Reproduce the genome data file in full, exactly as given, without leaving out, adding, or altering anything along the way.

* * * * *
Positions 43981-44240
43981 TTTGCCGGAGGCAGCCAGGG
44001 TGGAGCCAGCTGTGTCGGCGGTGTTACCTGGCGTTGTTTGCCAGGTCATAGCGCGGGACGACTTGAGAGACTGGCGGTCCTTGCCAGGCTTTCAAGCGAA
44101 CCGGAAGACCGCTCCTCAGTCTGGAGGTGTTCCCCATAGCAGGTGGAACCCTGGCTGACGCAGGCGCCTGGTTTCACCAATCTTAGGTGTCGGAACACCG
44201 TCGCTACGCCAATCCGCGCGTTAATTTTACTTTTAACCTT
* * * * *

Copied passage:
Positions 43981-44240
43981 TTTGCCGGAGGCAGCCAGGG
44001 TGGAGCCAGCTGTGTCGGCGGTGTTACCTGGCGTTGTTTGCCAGGTCATAGCGCGGGACGACTTGAGAGACTGGCGGTCCTTGCCAGGCTTTCAAGCGAA
44101 CCGGAAGACCGCTCCTCAGTCTGGAGGTGTTCCCCATAGCAGGTGGAACCCTGGCTGACGCAGGCGCCTGGTTTCACCAATCTTAGGTGTCGGAACACCG
44201 TCGCTACGCCAATCCGCGCGTTAATTTTACTTTTAACCTT